My Top 10 Holiday Pop Songs

It’s the first day of the month, so it’s time for a Top 10 list! Being December, let’s go with something holiday themed again. Last year it was Christmas movies, and the year before that was Christmas TV specials. Let’s go with a music list this year, but let’s not limit it to Christmas. There are a couple entries on this list recognizing other holidays in the season.

In this month’s Top 10 list, I’m counting down holiday pop songs. There may even be a few covers of popular Christmas carols sung by pop groups, as long as it’s a song that you might hear on a mainstream pop radio station. Not a station that plays exclusively Christmas music. Not a station that plays exclusively Christian or other religious music. The kind of station that plays pop music (past or present), but occasionally (maybe once or twice an hour) plays a poppy holiday song.

The songs will be credited to the performer(s), not the writer(s). In some cases, there are several covers of the songs, so I’ll be listing the one I like the most.

So let’s pop out the holiday cheer!


#10 (tie) – Grandma Got Run Over by a Reindeer, Elmo & Patsy

As I compiled my list, I couldn’t decide which of the two novelty songs to omit. Since this is my blog, and I make my own rules, we’re starting with a tie. Maybe this one doesn’t get the airplay it used to, but it always makes me smile and brings me back to my childhood listening to Dr. Demento on Sunday nights. If you haven’t heard this silly song, it tells about poor old Grandma, stumbling home after drinking too much egg nog and having a tragic encounter with Santa’s sleigh. Her death is subverted by the Christmas glee that Elmo & Patsy sing about it. But in the end, the narrator and Grandpa definitely believe in Santa!


#10 (tie) – I Want a Hippopotamus for Christmas, Gayla Peevey

Here’s a second silly song that I refused to remove from the list. There’s a funny personal story with this one. The TV show Ally McBeal often featured musical interludes, and in one of their holiday episodes, Jane Krakowski sings this song. If it wasn’t the first time I had heard the song, it was definitely the first time it really entered my consciousness, so much that I remember singing it to my oldest child. Well, one Christmas when she was very young, there was a gift under my tree to me from her. It was a stuffed hippopotamus! How cute is that?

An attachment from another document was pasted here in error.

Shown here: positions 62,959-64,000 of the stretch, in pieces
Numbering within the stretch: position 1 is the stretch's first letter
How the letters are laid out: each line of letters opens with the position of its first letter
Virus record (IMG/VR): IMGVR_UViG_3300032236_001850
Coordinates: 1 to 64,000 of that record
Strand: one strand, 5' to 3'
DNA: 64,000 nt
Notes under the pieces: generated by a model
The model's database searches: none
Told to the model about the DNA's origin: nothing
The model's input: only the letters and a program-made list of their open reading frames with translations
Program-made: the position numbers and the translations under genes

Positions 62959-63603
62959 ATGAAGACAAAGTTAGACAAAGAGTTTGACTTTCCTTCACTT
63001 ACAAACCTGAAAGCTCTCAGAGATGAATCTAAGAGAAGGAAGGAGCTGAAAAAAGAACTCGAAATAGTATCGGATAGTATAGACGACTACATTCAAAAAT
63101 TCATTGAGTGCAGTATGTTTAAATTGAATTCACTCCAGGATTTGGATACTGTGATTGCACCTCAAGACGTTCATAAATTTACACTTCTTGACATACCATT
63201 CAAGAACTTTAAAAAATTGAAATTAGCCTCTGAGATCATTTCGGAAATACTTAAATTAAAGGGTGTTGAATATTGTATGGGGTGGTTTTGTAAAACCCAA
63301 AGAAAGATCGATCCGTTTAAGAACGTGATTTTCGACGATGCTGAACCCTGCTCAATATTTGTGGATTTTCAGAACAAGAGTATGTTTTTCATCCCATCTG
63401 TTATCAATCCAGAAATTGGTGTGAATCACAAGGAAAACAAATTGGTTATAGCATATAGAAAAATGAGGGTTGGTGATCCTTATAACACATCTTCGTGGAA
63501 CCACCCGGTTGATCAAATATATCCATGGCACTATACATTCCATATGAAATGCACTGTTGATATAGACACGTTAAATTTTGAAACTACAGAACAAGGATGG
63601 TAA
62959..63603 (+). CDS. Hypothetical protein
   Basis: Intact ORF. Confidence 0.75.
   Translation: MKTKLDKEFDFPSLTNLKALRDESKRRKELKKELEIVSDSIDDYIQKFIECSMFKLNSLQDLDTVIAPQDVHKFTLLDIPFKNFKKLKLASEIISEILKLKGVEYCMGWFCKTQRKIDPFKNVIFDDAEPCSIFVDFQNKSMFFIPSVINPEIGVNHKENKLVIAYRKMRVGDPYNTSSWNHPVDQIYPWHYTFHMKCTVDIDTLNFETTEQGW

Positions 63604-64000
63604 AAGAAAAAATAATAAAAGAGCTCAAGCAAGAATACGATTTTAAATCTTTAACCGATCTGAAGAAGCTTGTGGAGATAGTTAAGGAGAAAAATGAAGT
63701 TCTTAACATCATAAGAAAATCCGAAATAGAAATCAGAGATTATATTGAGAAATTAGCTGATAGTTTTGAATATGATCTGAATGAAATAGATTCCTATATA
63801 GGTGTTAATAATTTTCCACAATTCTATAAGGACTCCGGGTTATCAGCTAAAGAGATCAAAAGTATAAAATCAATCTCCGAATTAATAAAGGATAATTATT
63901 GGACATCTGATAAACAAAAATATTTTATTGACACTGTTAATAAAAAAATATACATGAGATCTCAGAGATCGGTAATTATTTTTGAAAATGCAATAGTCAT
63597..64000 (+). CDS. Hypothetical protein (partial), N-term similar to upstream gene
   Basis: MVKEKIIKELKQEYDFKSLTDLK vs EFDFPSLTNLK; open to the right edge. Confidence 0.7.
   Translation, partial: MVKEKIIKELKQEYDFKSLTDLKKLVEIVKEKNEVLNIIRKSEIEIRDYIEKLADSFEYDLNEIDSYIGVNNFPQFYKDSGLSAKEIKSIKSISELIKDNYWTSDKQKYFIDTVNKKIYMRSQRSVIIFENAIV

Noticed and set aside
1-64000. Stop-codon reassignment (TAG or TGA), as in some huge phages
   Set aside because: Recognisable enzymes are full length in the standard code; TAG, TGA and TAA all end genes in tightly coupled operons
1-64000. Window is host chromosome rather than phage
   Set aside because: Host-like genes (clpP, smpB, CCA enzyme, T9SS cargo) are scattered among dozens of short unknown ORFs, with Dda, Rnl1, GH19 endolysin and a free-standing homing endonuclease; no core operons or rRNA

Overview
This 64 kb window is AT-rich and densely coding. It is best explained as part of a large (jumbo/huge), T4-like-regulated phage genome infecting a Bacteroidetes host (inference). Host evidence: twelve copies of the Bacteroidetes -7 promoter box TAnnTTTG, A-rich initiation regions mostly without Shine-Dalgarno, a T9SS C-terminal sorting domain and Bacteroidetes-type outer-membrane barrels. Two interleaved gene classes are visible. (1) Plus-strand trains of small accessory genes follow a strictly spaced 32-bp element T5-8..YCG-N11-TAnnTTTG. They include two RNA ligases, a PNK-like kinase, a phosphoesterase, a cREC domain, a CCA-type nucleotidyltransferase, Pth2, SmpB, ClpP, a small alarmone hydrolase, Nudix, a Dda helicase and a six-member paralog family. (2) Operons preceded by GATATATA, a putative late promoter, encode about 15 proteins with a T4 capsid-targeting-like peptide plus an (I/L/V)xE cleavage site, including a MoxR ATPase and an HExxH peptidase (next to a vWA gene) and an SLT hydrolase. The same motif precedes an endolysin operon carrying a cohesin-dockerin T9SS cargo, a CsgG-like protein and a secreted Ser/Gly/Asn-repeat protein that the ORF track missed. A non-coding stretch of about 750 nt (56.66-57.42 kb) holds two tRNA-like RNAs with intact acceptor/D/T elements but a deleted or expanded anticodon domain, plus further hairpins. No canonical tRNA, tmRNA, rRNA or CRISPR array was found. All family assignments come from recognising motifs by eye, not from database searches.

#9 – Santa Baby, Eartha Kitt

There have been many covers of this tongue-in-cheek song about a woman who wants Santa to bring her a long list of luxurious items. A car, diamonds, a yacht, the deed to a platinum mine—it’s a funny statement about vanity and excessiveness. I’m discounting all the covers, including ones by powerhouses like Madonna and Gwen Stefani, to go right to the original by Eartha Kitt, one of the three Catwomans from TV’s original Batman show. While Madonna’s sounds a little fake ditzy and Gwen’s a little too sultry, Eartha hits the playfulness of the song just right. Hurry down her chimney, Santa baby!


#8 – The Chanukah Song, Adam Sandler

Maybe it looks like I’m putting all the comedic songs at the start of this countdown, so Adam Sandler’s classic song—and all the subsequent additions to his list of Jewish celebrities—definitely belongs here, fittingly at number eight to celebrate the “eight crazy nights” of the Festival of Lights. Sandler has another holiday song—The Thanksgiving Song—but I’m not including it here because it strays off-topic a little too much. Here, and in the three later parts, Sandler takes his message all the way to the end of the song. So put on that yarmulke and celebrate Chanukah!